"So do I," he said.
Tuesday, April 15, 2008
I was standing in the shower, utterly defeated. It was a big, tiled shower, with flower motifs interspersed with the grey speckled surrounding tiles. I leaned against the wall, my head against the tiles, holding tightly to the metal bar that ran the length of the shower. On my left, Greg held my other arm, supporting my weight. Blood poured from me, mixing with the hot water on the floor of the shower before swirling down the drain. My legs kept buckling. I thought I was exhausted from the labor. I know now that I had simply had the life sucked right out of me.
My mind was empty and blank. I was virtually unable to comprehend what had happened to me in the preceding 15 hours. I had left my house about to have a baby. Here I stood. She had come and gone. My belly hung from me, loose and pouchy, agonizingly empty. The experience of my child was already over. It was 9:30 PM, May 13, 2003.
I could not say how long I stood there, supported by Greg, the tears that would become part of my very breath dripping off my nose as I watched the blood continue to flow down my legs. My body felt ravaged. Ragged. Torn. Robbed. I could hardly say what was up or down, I was dizzy, swaying, inconsolable.
Suddenly the words poured out of my mouth, in a stream. "What is the birthstone for May?" I asked my husband, whose 27th birthday would happen 3 days later. "An emerald," he told me, and as soon as the words had escaped him I said, "I want an emerald ring, for Charlotte."
"So do I," he said.
"So do I," he said.
It took us three weeks to gather the courage to go into the jewlers in town. Money was not a consideration. "We would have sent her to college, " I told Greg. We walked in, and bumbled our way across the store to the emerald section.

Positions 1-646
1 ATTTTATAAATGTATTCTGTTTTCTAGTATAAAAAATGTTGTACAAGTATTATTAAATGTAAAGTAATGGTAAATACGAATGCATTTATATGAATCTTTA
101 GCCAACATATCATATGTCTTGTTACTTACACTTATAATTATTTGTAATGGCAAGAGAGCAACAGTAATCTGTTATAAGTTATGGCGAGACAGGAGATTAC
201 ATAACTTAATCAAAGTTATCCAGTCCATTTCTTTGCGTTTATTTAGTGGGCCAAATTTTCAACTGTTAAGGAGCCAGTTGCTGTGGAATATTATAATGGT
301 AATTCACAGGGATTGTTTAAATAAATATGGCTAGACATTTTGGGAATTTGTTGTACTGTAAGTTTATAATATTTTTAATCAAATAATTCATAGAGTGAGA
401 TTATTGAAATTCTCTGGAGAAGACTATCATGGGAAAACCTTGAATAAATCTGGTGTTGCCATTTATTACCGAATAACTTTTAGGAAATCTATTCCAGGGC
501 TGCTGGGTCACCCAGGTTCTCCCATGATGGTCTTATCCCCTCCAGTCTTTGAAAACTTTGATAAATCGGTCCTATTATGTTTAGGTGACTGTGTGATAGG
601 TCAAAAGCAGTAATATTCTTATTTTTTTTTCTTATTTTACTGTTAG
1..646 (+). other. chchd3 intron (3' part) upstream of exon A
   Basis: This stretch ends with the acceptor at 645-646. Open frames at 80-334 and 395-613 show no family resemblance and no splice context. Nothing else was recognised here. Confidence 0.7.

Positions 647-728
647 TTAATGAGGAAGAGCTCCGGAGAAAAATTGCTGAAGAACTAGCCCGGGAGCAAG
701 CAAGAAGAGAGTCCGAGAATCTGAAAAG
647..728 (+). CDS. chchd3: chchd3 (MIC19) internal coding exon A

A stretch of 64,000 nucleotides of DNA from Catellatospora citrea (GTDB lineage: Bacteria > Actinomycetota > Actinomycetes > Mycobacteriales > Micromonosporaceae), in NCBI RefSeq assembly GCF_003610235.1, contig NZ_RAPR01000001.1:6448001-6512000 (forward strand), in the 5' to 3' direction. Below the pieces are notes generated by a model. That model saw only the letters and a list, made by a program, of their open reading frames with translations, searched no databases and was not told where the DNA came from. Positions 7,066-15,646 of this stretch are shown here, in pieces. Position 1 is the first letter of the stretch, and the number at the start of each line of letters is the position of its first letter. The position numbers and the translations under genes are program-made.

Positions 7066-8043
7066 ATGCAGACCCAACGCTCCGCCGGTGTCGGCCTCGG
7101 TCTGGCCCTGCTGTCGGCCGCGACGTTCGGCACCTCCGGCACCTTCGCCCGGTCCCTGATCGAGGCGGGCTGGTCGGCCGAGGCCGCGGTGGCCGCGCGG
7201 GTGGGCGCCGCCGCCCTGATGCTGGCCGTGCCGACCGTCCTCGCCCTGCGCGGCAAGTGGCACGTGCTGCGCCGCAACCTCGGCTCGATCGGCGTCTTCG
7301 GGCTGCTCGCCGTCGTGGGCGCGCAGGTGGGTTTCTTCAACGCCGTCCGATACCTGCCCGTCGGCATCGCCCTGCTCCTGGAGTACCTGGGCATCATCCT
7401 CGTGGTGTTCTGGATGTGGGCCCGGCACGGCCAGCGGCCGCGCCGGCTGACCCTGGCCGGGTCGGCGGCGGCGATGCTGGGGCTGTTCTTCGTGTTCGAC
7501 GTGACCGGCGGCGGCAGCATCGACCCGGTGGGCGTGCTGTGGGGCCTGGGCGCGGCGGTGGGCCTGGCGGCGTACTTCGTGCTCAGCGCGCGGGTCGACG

The jewler we chose is right downtown, in a beautiful, old art-deco bank. The ceiling is high, huge, with stained glass skylights in the middle of the dome. It is both ominous and light at once. It is always very quiet and hushed in there, slightly dark but the cases are well lit, displaying the jewels beautifully.
Greg and I were helped by a lovely, quiet French woman. She asked us if she could be of assistance, and we told her she could. We told her that several weeks earlier, our only daughter had passed away, and that we wanted an emerald ring to remember her by.
The woman's face softened, and she took my hand. "I am so sorry," she said. "Now you have a little angel in heaven". This is, of course, at the top of the "what not to say" list, but somehow, with her soft French accent and my instant judgement that she was a deeply believing Catholic, it passed me over. I nodded, and we proceeded.
I had made it through, choosing the setting, and even a beautiful, round cut emerald to be placed in my ring. Greg had chosen a beautiful, two-tone man's wedding ring with a diamond chip, which was to be replaced with a tiny, barely detectable emerald. It cost 12 times as much as his wedding ring to me, but this would marry him to the invisible child he would carry forever in his heart. It was worth it.
Then it was time to plan the engraving. The kind, French woman got out some paper, and suddenly I had reached my threshold. I hadn't even left my house but once before this day. I simply melted, and I didn't care. My pockets were full of kleenex, and I wept copiously into the kleenex, not even noticing all the people around me. This was the space I occupied at that moment, the space of having no control whatsoever over whether I cried or not, or how little or how much. The tears coursed down my cheeks as Greg spelled out our little daughter's beautiful name, which we had chosen for her anticipating life, and midway through the lovely sales woman reached over and patted my hand, pausing, leaving her hand on mine for just a second longer than another person might have. I was grateful.
When we arrived home, we collapsed, exhausted. We had spent over three thousand dollars. We did not care. We knew that for the rest of our lives, we would wear the rings proudly, each representing our eternal love for our little girl who never made it home.